A retrospective analysis of normal saline and lactated ringers as resuscitation fluid in sepsis

Link to article at PubMed

Front Med (Lausanne). 2023 Apr 6;10:1071741. doi: 10.3389/fmed.2023.1071741. eCollection 2023.


BACKGROUND: The Surviving Sepsis Campaign suggested preferential resuscitation with balanced crystalloids, such as Lactated Ringer's (LR), although the level of recommendation was weak, and the quality of evidence was low. Past studies reported an association of unbalanced solutions, such as normal saline (NS), with increased AKI risks, metabolic acidosis, and prolonged ICU stay, although some of the findings are conflicting. We have compared the outcomes with the preferential use of normal saline vs. ringer's lactate in a cohort of sepsis patients.

METHOD: We performed a retrospective cohort analysis of patients visiting the ED of 19 different Mayo Clinic sites between August 2018 to November 2020 with sepsis and receiving at least 30 mL/kg fluid in the first 6 h. Patients were divided into two cohorts based on the type of resuscitation fluid (LR vs. NS) and propensity-matching was done based on clinical characteristics as well as fluid amount (with 5 ml/kg). Single variable logistic regression (categorical outcomes) and Cox proportional hazards regression models were used to compare the primary and secondary outcomes between the 2 groups.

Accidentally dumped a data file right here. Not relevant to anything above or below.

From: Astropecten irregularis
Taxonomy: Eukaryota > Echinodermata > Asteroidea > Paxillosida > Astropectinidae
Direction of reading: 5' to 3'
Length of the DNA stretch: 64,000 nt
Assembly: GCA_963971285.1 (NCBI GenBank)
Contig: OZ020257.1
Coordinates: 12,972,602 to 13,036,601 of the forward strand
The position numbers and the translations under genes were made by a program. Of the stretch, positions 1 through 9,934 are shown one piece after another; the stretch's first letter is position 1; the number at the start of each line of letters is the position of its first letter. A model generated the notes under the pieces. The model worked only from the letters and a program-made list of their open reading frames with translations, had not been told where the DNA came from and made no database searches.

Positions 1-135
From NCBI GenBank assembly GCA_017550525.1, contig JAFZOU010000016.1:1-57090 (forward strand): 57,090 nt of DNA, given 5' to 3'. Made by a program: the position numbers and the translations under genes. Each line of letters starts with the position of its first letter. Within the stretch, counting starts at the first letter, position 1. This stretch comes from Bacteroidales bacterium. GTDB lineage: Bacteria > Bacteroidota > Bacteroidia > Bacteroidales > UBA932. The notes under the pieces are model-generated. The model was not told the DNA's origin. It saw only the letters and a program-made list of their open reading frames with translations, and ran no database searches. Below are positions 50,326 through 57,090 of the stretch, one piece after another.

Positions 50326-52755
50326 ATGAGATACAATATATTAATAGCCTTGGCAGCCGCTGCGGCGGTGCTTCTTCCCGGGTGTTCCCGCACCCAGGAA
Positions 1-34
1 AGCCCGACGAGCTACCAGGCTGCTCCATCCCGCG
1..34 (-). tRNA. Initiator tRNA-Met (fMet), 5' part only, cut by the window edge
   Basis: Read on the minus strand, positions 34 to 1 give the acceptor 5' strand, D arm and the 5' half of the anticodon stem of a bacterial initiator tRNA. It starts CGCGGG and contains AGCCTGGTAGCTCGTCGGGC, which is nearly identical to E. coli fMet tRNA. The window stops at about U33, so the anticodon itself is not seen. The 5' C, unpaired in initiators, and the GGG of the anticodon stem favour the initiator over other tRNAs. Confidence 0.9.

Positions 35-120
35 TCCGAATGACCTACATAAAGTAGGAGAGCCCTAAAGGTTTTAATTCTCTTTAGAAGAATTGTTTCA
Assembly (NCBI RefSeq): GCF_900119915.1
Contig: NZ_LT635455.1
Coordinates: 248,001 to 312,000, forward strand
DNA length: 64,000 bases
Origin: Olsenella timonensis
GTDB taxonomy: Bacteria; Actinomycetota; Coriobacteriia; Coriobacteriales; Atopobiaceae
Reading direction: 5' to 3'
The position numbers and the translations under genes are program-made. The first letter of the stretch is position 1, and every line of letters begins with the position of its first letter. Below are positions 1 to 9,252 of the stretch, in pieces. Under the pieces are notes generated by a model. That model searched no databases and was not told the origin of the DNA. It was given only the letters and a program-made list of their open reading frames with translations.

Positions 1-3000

RESULTS: Out of 2022 patients meeting our inclusion criteria; 1,428 (70.6%) received NS, and 594 (29.4%) received LR as the predominant fluid (>30 mL/kg). Patients receiving predominantly NS were more likely to be male and older in age. The LR cohort had a higher BMI, lactate level and incidence of septic shock. Propensity-matched analysis did not show a difference in 30-day and in-hospital mortality rate, mechanical ventilation, oxygen therapy, or CRRT requirement. We did observe longer hospital LOS in the LR group (median 5 vs. 4 days, p = 0.047 and higher requirement for ICU post-admission (OR: 0.70; 95% CI: 0.51-0.96; p = 0.026) in the NS group. However, these did not remain statistically significant after adjustment for multiple testing.

CONCLUSION: In our matched cohort, we did not show any statistically significant difference in mortality rates, hospital LOS, ICU admission after diagnosis, mechanical ventilation, oxygen therapy and RRT between sepsis patients receiving lactated ringers and normal saline as predominant resuscitation fluid. Further large-scale prospective studies are needed to solidify the current guidelines on the use of balanced crystalloids.

PMID:37089586 | PMC:PMC10117883 | DOI:10.3389/fmed.2023.1071741

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